“Words are Weapons of the Strong”: An Interview with Nikki Giovanni

by Michael Solano-Mullings    /  September 12, 2012  / No comments

Nikki Giovanni

Poet Nikki Giovanni speaking at Emory University in 2008. Photo: Creative Commons

Nikki Giovanni’s prolific career spans four decades, starting with her first book of poems Black Feeling Black Talk in 1968. A widely-read poet, memoirist, commentator, and educator, Giovanni places an emphasis on the power of the individual to effect change in his or herself, as well as in others. She is the recipient of numerous literary awards, was a National Book award finalist, and her books have made the bestseller lists — a rare feat for a poet. She is also University Distinguished Professor of English at Virginia Tech.

In June Giovanni traveled to Pittsburgh to participate in the annual Cave Canem poets retreat, and made a surprise onstage appearance at the African-American poetry organization’s annual reading at City of Asylum/Pittsburgh.

In this interview, conducted via email, Giovanni discusses her views on censorship, discusses voter suppression in the wake of the upcoming presidential elections, talks about the tribute she’s organizing to celebrate Toni Morrison’s legacy, and offers a message to young black poets.

You made a surprise appearance at this year’s Cave Canem reading and read “Ego-Tripping” and “Tennessean by Birth”. What is your take on the Cave Canem idea and the space it provides young black poets?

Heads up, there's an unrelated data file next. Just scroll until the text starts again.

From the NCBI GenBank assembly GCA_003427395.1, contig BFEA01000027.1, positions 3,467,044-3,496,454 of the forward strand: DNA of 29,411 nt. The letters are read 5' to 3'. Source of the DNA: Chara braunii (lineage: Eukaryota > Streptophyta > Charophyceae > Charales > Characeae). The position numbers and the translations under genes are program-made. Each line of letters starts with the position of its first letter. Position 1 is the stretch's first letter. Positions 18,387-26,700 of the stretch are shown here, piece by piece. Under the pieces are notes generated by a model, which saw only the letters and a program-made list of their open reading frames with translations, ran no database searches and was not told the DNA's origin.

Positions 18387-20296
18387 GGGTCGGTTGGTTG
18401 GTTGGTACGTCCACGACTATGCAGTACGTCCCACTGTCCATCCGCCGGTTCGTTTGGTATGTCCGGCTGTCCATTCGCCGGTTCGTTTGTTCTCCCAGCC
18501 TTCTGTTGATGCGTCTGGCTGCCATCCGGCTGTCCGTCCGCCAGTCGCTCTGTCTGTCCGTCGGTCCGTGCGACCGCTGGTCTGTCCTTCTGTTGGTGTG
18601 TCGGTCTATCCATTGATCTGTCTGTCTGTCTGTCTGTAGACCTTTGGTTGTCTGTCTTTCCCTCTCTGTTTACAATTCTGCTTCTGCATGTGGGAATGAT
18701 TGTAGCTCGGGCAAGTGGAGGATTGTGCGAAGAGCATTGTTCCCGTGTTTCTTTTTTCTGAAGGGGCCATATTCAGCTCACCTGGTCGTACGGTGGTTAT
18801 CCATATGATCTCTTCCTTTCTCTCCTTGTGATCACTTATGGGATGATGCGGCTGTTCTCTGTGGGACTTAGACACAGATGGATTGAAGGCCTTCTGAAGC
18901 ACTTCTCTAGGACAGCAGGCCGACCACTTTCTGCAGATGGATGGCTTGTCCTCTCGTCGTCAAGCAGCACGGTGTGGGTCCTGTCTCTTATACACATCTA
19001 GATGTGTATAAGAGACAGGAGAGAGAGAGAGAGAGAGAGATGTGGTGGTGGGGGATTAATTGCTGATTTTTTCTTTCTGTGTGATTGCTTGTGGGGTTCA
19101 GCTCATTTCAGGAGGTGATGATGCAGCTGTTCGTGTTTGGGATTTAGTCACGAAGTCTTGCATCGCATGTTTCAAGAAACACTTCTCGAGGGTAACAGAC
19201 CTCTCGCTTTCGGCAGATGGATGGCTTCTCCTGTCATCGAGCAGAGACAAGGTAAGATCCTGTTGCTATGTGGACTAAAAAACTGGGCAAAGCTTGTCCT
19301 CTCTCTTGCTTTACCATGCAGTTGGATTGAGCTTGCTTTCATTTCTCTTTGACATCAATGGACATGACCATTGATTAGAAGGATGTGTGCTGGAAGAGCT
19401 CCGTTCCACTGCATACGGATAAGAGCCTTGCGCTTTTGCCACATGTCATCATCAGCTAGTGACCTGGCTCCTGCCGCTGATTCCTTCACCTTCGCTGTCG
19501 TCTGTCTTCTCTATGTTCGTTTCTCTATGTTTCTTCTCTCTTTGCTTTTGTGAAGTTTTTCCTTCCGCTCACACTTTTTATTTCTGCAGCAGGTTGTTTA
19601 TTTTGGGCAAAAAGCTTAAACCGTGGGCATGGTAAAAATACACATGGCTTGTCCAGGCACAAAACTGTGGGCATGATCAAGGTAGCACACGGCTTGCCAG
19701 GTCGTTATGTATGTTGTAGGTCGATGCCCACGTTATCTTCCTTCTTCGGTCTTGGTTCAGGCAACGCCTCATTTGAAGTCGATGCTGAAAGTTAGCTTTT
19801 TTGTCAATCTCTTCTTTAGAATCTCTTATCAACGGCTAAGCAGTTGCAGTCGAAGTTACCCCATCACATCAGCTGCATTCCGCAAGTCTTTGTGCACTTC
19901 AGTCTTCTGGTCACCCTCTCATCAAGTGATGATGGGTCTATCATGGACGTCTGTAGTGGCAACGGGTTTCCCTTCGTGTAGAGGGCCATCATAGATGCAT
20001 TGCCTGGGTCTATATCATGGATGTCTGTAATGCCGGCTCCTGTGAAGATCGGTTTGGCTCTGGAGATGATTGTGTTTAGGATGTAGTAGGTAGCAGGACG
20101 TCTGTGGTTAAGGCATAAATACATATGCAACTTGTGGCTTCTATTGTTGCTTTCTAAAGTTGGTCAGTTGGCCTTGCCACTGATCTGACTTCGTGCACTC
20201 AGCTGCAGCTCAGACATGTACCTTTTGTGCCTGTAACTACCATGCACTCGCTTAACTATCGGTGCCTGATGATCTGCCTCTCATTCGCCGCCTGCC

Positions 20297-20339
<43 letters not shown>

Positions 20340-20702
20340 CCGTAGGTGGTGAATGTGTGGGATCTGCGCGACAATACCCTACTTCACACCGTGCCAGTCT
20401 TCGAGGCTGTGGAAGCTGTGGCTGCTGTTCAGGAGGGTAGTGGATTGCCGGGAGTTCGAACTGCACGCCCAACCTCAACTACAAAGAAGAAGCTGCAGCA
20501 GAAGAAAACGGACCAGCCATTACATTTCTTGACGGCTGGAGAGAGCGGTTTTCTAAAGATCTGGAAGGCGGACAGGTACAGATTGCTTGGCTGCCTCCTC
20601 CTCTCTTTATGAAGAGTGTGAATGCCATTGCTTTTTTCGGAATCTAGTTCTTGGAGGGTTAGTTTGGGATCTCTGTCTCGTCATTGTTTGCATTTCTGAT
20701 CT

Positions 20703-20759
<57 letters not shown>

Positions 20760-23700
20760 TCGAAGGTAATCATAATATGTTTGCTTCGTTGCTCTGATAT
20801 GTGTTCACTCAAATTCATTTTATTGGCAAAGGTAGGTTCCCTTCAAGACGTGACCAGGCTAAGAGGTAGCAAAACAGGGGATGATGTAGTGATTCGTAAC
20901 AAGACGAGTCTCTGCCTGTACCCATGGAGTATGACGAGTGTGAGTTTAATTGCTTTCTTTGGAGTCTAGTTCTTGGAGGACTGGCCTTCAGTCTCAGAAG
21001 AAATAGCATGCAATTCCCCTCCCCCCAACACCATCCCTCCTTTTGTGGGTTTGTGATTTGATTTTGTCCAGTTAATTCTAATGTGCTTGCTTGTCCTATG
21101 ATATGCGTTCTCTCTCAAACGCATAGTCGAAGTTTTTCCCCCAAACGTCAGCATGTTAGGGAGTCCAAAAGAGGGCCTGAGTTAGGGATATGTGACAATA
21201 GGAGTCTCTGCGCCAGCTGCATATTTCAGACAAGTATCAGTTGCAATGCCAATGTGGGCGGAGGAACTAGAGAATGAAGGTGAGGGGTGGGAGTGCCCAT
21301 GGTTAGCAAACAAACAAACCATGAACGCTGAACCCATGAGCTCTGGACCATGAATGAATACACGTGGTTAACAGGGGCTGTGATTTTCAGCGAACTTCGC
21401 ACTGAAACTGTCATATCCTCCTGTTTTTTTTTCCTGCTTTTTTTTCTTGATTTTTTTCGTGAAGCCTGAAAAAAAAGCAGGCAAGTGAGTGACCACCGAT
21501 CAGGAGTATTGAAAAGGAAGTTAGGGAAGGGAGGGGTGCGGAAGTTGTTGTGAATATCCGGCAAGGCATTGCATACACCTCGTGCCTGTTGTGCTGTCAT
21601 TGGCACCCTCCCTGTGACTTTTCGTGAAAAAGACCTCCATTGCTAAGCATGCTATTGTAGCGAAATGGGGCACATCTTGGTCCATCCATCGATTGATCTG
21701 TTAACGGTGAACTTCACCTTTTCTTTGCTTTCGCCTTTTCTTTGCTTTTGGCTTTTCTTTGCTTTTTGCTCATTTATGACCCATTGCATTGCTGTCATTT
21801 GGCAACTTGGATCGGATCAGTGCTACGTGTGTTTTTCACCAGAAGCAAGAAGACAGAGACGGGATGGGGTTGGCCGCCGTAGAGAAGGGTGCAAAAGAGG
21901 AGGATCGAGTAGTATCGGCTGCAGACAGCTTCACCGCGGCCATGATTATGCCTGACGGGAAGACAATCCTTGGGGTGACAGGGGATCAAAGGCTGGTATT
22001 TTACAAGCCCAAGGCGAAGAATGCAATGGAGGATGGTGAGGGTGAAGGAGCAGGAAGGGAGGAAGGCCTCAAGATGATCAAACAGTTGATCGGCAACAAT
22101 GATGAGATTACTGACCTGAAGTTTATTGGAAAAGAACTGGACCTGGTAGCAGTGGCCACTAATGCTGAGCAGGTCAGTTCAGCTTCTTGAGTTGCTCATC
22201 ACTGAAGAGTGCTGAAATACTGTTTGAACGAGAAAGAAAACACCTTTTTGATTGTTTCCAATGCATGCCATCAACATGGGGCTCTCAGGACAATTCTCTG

I think Cave Canem is a great idea and a much needed one. I’ve known most of the poets who have worked to provide this place for Black poets and I am so pleased for all of us in the poetry community. I have been trying for a few years to be a part of the workshops but I had European commitments during the summer. This was a wonderful visit and I hope I behaved myself and will be invited back again.

Lets talk about your latest book, Bicycles: Love Poems. You told Bill Moyers in a 2009 interview that “love and life and bicycles are about trust and balance.” Why is love so radical, and why a book of love poems now in a time when, as Cornel West has expressed, we are experiencing a pervasive lovelessness in our communities?

All poets are, or should always be, in love. It doesn’t have to be someone nor does it need to be about hormones and physicalities. But it has to be about love. “Loveless writers” should be, and in fact is, an oxymoron. We love because it’s the only adventure. If Cornel is correct then we all need to find another calling.